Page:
"There have been moments here and there where we would butt heads, but it wasn't about that. They had just never been coached. Tommy had never been told by a program director, 'No, no, no. Now wait a minute.' Same thing with Randy. But I knew how radio was supposed to sound, that there are certain things you just don't do. It's Radio 101, but everybody needs a reminder sometimes, myself included. No matter how good you are, you should be able to take some constructive criticism. They're pros, they can take it."


Radio is a medium of the people and any on-air personality knows the demands of the various promotions that come with the territory. But other events, the kind that rally people to the cause of their friends and neighbors, are what make Acri's job truly rewarding. He points with pride to the station's role in raising money for causes or distributing bottled water and rebuilding communities following a natural disaster.

From this example, he has branched into community service work personally, serving nonprofits whose missions speak to him, notably Ronald McDonald House Charities, the former Rice Depot and Arkansas Foodbank.

His most ambitious project, co-founding the Arkansas Italian Food and Wine Festival, benefits Boys and Girls Club of Little Rock while celebrating his ethnic heritage. It was cancelled last year due to the pandemic. This year's event also is cancelled but Acri hopes it can be held in spring 2022.

"The Italian Festival started when [co-founder] Patrick Presley came up to me and said, 'I'm thinking of starting this festival, what do you think?' He knew I was Italian and naturally, I thought it was a great idea," Acri says.

"We built it from the ground up, including how much we needed to raise from sponsorships, what we'll do for entertainment. It was a lot of work, overwhelmingly so. Doing that on top of my regular job and raising a family, I don't know how I got through it."

Acri's personal definition of celebrity mandates authenticity, even if that means being transparent well into his private life. He regularly riffs on fatherhood and the youthful misadventures of his two sons and has even touched on his recent divorce on-air, albeit sparingly out of respect for his ex-wife. Radio is an intimate medium, he says, and he sees little value in trying to be someone he's not.

"I think everything's fair game," he says. "I try to be real. People want to hear about if you're dating, what you're doing, what you did last weekend, where you went, what you saw. We all try to tell personal stuff and there's a line for everyone they don't cross. But I don't mind telling that stuff; if I think it's relatable or interesting or funny, I say it."

As with any job, filling three hours of subject matter while taking on-topic and out-of-left-field callers in stride is harder than it looks. Last year, it was particularly so when so many sports were limited or canceled due to the pandemic. The Zone crew, like all at The Buzz, prevailed through sheer hustle and creativity, taking a cue from their leader.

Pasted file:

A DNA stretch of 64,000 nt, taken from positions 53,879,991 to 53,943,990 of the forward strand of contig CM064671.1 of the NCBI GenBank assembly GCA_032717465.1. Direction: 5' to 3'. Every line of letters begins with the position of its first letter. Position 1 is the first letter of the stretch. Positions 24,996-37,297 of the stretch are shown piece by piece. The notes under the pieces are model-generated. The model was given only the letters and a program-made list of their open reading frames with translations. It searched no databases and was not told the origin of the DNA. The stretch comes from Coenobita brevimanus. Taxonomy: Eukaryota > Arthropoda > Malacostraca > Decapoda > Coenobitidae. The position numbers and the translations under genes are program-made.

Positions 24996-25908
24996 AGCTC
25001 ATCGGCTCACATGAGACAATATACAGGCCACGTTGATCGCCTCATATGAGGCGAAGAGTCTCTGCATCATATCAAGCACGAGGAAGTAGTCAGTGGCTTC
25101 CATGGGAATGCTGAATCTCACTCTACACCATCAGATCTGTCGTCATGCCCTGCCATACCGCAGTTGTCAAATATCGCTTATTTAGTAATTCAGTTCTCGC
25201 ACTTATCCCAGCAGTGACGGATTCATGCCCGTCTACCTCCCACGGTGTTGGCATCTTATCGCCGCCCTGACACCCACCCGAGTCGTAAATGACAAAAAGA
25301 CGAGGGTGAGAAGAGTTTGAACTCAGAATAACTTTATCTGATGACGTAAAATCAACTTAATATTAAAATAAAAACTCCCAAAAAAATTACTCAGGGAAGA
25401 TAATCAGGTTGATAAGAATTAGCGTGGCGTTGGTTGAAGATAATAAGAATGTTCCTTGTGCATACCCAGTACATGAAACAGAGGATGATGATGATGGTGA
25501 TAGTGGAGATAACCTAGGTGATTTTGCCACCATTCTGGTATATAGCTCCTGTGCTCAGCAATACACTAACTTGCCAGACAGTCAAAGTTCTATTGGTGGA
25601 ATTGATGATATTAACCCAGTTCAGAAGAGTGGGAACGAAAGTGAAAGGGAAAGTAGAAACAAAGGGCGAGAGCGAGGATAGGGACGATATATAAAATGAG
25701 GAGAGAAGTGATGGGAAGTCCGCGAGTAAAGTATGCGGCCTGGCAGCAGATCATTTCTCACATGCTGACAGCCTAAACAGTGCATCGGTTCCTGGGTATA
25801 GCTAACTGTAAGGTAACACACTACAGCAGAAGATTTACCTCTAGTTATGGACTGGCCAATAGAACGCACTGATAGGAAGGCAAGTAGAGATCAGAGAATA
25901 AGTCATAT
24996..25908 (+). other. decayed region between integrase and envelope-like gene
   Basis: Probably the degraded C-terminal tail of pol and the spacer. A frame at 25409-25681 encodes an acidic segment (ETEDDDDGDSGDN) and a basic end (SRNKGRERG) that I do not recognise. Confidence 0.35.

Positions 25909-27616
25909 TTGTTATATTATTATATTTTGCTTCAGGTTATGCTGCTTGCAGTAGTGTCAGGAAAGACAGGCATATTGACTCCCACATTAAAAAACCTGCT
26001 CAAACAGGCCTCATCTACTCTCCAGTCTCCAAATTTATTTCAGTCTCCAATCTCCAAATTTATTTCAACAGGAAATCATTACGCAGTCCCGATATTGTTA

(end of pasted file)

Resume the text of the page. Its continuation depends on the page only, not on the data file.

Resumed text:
Looking back, 2020 showcased that for which Acri would like to be remembered most, one who took his audience and his job seriously, not himself.

"We're in sports talk radio; most of what we're arguing about is who's better, the Cowboys or the Eagles, or the Razorbacks or the Longhorns. It doesn't matter most of the time," he says. "It isn't serious, but I take it seriously out of respect for the listener and because we have a great pathway to people's hearts and minds. That's why I never mail it in; I'm never going to feel like I didn't put in the effort.

"All you can do is hustle to the best of your ability. I always felt I may not be the most talented guy in the room, but I'll be the hardest worker. Jack of all trades, master of none -- that's me."

Justin Acri
Justin Acri
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Justin Matthew Acri

DATE OF BIRTH: April 7, 1974, Des Moines, Iowa

MY FAVORITE MOVIE: Overall would be “The Godfather.” Favorite sports movie would be “Bull Durham.” “The Princess Bride” is a personal fave, as I served Cary Elwes as a bartender in college, and he was fantastic.

MY PERSONAL MOTTO IS: Work hard, play hard, fight hard, love hard. I really try to do everything to the max and utilize most every moment.

MY FAVORITE BRUSH WITH GREATNESS WAS: Meeting Vince Vaughn at a Jermain Taylor fight when Taylor won the middleweight title. I got a picture, but a woman walked in just as we took it and all you see is my forehead and Vince.

THE ONE THING I KNOW TO BE TRUE ABOUT ALL PEOPLE IS: There’s someone for everyone, or so Kenny Rogers tells me. (RIP Kenny)

THE ATHLETE I IDOLIZED AS A KID WAS: Michael Jordan. A lame and common answer, yes, but true. I saw him play twice in person; he went for 52 against Charlotte in the 1993 regular season and 55 against Phoenix in Game 4 of the 1993 Finals.

THE BEST ADVICE I EVER GOT WAS: From former KATV News Director Bob Steel who told me “Stay humble and you won’t stumble.”

MY IDEA OF THE PERFECT SATURDAY MUST INCLUDE: Friends and family, great food and drinks, lots of laughs and ideally golf/lake/beach or some fun activity for part of the day before winding down with wine and conversation.

MY GUILTY PLEASURE IS: Hallmark Christmas movies.